Canton parish ‘home’ for Christmas as damaged St. Mary Church reopens

St. Mary Church in Canton was packed on Sunday, Dec. 17, for the first Mass it has hosted in 13 months. A major restoration was necessary after the church was damaged in a nearby natural gas explosion that rocked the city's downtown on Nov. 16, 2016. Father Daniel Ebker, pastor, is using the original high altar until a new altar of sacrifice that has been ordered arrives. (The Catholic Post/Tom Dermody)

CANTON — Celebrating Mass in their church for the first time in 13 months gave members of St. Mary Parish here an additional reason to rejoice on Dec. 17, known as Gaudete (Rejoice) Sunday.

“We’re not finished by any long shot,” said Father Daniel Ebker, pastor, of the long restoration process required after the church sustained damage in a natural gas explosion that rocked downtown Canton on Nov. 16, 2016.

The scope of the restoration at St. Mary Church is evident in this photo taken after workers stripped the walls and ceiling down to the wood beams earlier this year. (Provided photo)

“But it shouldn’t be too hard to rejoice today, not for us here at St. Mary’s,” added Father Ebker in his homily. While the nearness of Christmas is the primary cause for joy on the Third Sunday of Advent, Father Ebker encouraged his parishioners to also “be happy and joyful that we’re here in church today.”

Those who filled every pew or stood in the vestibule didn’t need the encouragement.

“It’s just gorgeous,” said Carolyn Pogeman after the Mass as she looked around the 114-year-old church made nearly new again in the project. Over the course of the restoration, the church’s interior walls and arched ceiling were stripped to a wood beam skeleton after the shock of the explosion had cracked and loosened plaster.

“I could cry. In fact, I did,” said Pogeman, a member of St. Mary for 43 years, in expressing the joy of being back in the church after worshiping in the neighboring parish center since Nov. 20, 2016.

“It’s an amazing feeling,” acknowledged Deacon Sam Taylor, who proclaimed the Gospel at the Mass. “It’s been a long time.”


Before Mass began, Father Ebker addressed the assembly from the sanctuary, retelling the story “most of us know” of the night of the explosion and the subsequent repair of the church. The blast came as workers attempted to repair a ruptured gas line behind the city’s historic Opera House, a little more than a block away from the church. One worker was killed and the explosion damaged nearly 50 other structures.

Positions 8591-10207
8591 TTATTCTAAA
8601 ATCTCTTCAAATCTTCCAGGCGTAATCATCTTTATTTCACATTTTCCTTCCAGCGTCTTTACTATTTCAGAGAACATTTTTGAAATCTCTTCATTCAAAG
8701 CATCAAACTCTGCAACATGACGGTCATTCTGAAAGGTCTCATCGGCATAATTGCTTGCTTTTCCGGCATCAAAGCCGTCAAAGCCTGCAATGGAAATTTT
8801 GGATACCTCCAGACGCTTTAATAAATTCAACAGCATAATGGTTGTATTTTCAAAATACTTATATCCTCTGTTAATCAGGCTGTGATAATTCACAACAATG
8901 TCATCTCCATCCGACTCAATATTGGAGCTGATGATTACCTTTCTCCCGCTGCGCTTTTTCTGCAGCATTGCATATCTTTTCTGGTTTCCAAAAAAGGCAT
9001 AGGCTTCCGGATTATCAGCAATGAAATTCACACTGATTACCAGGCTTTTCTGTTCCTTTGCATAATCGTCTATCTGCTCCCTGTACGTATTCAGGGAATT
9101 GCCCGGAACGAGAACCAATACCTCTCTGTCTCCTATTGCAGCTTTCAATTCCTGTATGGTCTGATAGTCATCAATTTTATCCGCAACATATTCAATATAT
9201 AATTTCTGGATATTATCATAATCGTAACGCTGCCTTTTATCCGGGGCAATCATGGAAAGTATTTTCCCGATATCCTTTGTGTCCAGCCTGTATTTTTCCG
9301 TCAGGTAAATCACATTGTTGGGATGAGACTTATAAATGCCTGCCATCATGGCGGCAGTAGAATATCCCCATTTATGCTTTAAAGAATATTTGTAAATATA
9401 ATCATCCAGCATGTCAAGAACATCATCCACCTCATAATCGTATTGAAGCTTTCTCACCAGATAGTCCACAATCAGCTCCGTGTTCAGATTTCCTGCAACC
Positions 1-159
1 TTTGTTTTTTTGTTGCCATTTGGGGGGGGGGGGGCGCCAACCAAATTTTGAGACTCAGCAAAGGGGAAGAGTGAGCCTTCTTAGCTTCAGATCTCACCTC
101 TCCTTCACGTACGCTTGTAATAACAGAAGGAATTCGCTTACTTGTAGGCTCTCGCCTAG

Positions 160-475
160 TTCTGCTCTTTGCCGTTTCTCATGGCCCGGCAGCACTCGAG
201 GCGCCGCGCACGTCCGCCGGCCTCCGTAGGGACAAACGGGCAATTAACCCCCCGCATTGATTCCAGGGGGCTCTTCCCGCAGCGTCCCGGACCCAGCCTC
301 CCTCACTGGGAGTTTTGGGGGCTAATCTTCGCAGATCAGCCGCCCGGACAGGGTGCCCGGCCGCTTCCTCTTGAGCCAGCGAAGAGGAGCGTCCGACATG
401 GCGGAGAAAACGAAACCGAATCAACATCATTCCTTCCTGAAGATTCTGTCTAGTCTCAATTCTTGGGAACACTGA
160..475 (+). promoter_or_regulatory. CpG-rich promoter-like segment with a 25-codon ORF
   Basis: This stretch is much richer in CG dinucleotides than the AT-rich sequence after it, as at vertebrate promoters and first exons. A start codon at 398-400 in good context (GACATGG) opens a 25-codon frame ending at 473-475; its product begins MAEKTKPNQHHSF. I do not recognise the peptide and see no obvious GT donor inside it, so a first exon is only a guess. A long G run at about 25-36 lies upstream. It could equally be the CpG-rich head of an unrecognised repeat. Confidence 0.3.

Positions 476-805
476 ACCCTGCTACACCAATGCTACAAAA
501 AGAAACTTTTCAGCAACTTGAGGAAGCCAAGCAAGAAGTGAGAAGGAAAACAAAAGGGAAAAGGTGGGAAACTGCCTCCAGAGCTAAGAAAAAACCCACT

Altar server Mary Rose Toothaker lights candles as Father Daniel Ebker, pastor, explains the extensive restoration process prior to the parish’s first Mass back in St. Mary Church on Dec. 17. (The Catholic Post/Tom Dermody)

“When I came here the night of the gas explosion,” recalled Father Ebker, “I thought ‘There are some cracks but it’s OK. We’ll get it fixed. It’s not that big of a deal.’”

It turned out to be a very big deal, said the pastor, as it was determined large slabs of plaster had been jarred loose. Further, lead-based paint had been used in the past.

After considering various proposals, the diocese’s insurance company — Catholic Mutual Group — determined the best course was “to tear it all out and replace it,” said Father Ebker. The cost of the project would surpass $1 million, with repairs covered by insurance and the diocese. St. Mary Parish added nearly $200,000 to accomplish other renovations that were under consideration before the blast.

“Practically the only things that are not new are the bricks, wood beams, and the windows,” said Father Ebker. He added the church roof is almost new, having been replaced just before he arrived nine years ago, and the pews “are not that old.”

The long list of new items include the sound system, electrical wiring, carpeting, tile flooring in the sanctuary, and a paint color scheme that includes a light blue in the arched ceiling. A platform was built to raise the original high altar a couple of feet.


Among the work still to be completed is the installation of a new altar of sacrifice that has been ordered and will be consecrated when Bishop Daniel R. Jenky rededicates the church at a later date. In the interim, Father Ebker is offering the Mass at the original altar.

St. Mary Church in Canton was built in 1903. (The Catholic Post/Tom Dermody)

Father Ebker used his comments before Mass to educate on that temporary practice, saying “I’m not turning my back on you” when he faces the altar during the Eucharistic Prayer, and that the ritual calls on him to face the people during common prayers.

“Don’t get all upset,” he told the assembly. “We’re getting a new altar, and a new ambo.”

No one seemed upset after Mass, with many pausing to take photos of the new look.

Tom Krylowicz admired how the new paint scheme made the colors of the stained-glass windows more dynamic.

“They look even better now,” said Krylowicz. “Or maybe we were just away for so long.”

EDITOR’S NOTE: More photos from the Dec. 17 Mass have been posted to The Catholic Post’s site on Facebook. 



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